The Doctor faced his stiffest test yet, when he ran into the Master and new female Timelord character – The Rani in 18th Century Killingworth in The Mark of the Rani – 1985. Using his cunning he successfully out-maneuvered both of them and sent the Rani’s Tardis in an accerelated loop. The Mark of the Rani showed with the right story and care and attention, what the Sixth Doctor’s reign could be.
This was no more realised than the highlight of season 22 – The Two Doctors – 1985. Featuring the return of Patrick Troughton (in his last Who reprise) as the Second Doctor and companion Jamie.
The Two Doctor’s time paths crossed again. Baker managed to hold his own against his great predecessor but principally the charisma of both Doctor’s shone through in the right way.
It was also funny in places – intentionally and otherwise. The Doctor then met and partnered with famous contemporary Victorian Sci-Fi writer; H.G. Wells in Timelash – 1985, who he disparagingly referred to as – “herbert”.
Revelation of the Daleks – 1985 was gaudy, horrific, unflinching and extremely violent and re-introduced Davros stealing the bodies of the dead from a kind of rest home on ice, to rebuild his Dalek army.
It did however, show a more settled Doctor and his relationship with Peri had improved. Michael Grade – BBC producer though felt the show was long past its best and was no fan of Baker – as the Doctor, he ordered the show be put on ice for the following 18 months.
When it returned, it was under threat of being axed permanently – so the decision was made to go for a different format to give the show a boost. The whole season had the overarching drama of the Doctor on trial in The Trial of a Timelord.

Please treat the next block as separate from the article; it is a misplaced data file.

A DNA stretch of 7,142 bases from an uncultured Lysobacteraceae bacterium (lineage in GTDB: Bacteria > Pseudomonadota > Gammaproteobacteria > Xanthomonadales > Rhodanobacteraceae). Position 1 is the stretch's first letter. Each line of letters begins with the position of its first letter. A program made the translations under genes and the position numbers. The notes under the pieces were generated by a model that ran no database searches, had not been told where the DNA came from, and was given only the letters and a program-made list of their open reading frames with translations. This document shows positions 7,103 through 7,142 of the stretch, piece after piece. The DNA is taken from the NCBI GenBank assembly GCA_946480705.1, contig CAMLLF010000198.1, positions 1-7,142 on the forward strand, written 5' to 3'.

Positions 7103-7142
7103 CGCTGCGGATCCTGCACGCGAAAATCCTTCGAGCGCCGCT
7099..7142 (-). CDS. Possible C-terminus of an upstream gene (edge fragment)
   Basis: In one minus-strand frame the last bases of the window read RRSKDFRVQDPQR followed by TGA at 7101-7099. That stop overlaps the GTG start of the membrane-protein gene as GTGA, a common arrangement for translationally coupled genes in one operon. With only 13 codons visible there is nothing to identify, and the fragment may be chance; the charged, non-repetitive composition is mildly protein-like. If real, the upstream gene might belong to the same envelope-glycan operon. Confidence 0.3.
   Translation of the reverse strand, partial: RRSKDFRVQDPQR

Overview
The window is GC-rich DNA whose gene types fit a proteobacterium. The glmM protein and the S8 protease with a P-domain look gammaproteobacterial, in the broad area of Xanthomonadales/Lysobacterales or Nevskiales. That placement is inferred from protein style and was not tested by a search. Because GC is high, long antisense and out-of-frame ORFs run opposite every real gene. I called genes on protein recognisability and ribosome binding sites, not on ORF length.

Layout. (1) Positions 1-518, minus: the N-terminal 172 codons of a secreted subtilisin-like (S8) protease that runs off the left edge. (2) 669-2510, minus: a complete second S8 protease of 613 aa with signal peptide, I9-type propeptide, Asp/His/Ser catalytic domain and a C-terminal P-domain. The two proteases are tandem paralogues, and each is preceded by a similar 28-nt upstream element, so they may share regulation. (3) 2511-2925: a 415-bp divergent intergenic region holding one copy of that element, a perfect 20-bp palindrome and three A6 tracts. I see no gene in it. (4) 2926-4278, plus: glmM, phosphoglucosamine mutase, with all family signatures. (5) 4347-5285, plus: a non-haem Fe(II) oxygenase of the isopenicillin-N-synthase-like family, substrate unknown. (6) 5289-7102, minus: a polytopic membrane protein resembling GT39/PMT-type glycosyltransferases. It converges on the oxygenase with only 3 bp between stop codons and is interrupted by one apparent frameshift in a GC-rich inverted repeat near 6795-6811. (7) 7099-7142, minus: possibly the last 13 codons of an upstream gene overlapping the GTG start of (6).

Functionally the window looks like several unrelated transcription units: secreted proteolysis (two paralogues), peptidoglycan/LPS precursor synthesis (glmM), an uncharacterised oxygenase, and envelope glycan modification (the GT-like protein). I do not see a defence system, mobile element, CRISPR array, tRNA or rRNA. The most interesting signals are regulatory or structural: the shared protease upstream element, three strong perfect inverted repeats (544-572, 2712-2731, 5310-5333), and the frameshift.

This was a season of flashback stories all based around the Doctor being on trial by the Timelords. The Doctor was even tried for his life by the mysterious prosecutor known as – The Valeyard.
The Valeyard: “Do you relish danger, Doctor?”
The Doctor: “Not particularly!”
The Valeyard: “Yet you seem to court it so obviously.”
The Doctor: “Well, even a nervous Time Lord must appear to act with confidence at all times!”
The Valeyard turned out to be a figment of the Doctor’s darker nature. Somewhere between his 11th and final 12th regeneration. Companion Peri left the show and the Doctor met his future new companion-to-be – Mel who would figure more in the Seventh Doctor’s tenure.
Following The Trial of a Timelord, actor Baker was then fired from the role (another first forWho). On the orders of BBC Exec Michael Grade, who was not a fan of where the show was headed. You can read more about Baker’s firing here. The show itself, was however, spared the axe and given one last throw of the dice, with a different Doctor – in the role.
Baker’s reign came to an end, almost as abruptly as it had begun. His time in the show – historically, has not been that fondly remembered but as the decades have passed and everybody has begun to get misty eyed thinking about the 1980’s. Baker’s place in Who’s history has improved considerably. In a recent Doctor Who magazine poll – in 2009, he came higher than Paul McGann (but still second last!).
It would be unfair to (as some have suggested), lay the blame soley at Baker’s door, the writing, producing and direction were also very much to blame. As for Baker himself, he had set about creating an interesting anti-hero portrayal of the Doctor, different to previous incarnations. However, in an era when audiences liked their heroes – as heroes, this made him unliked.
In hindsight, Baker stamped his unique and eccentric character all over the 6th Doctor and maybe with a little more time, might have rgotten it just right. When the story was right, as in The Mark of the Rani and The Two Doctors, Baker shone all too briefly – as the Angry Doctor.
Season Twenty-One – 1984
The Twin Dilemma🔴⚪⚪⚪⚪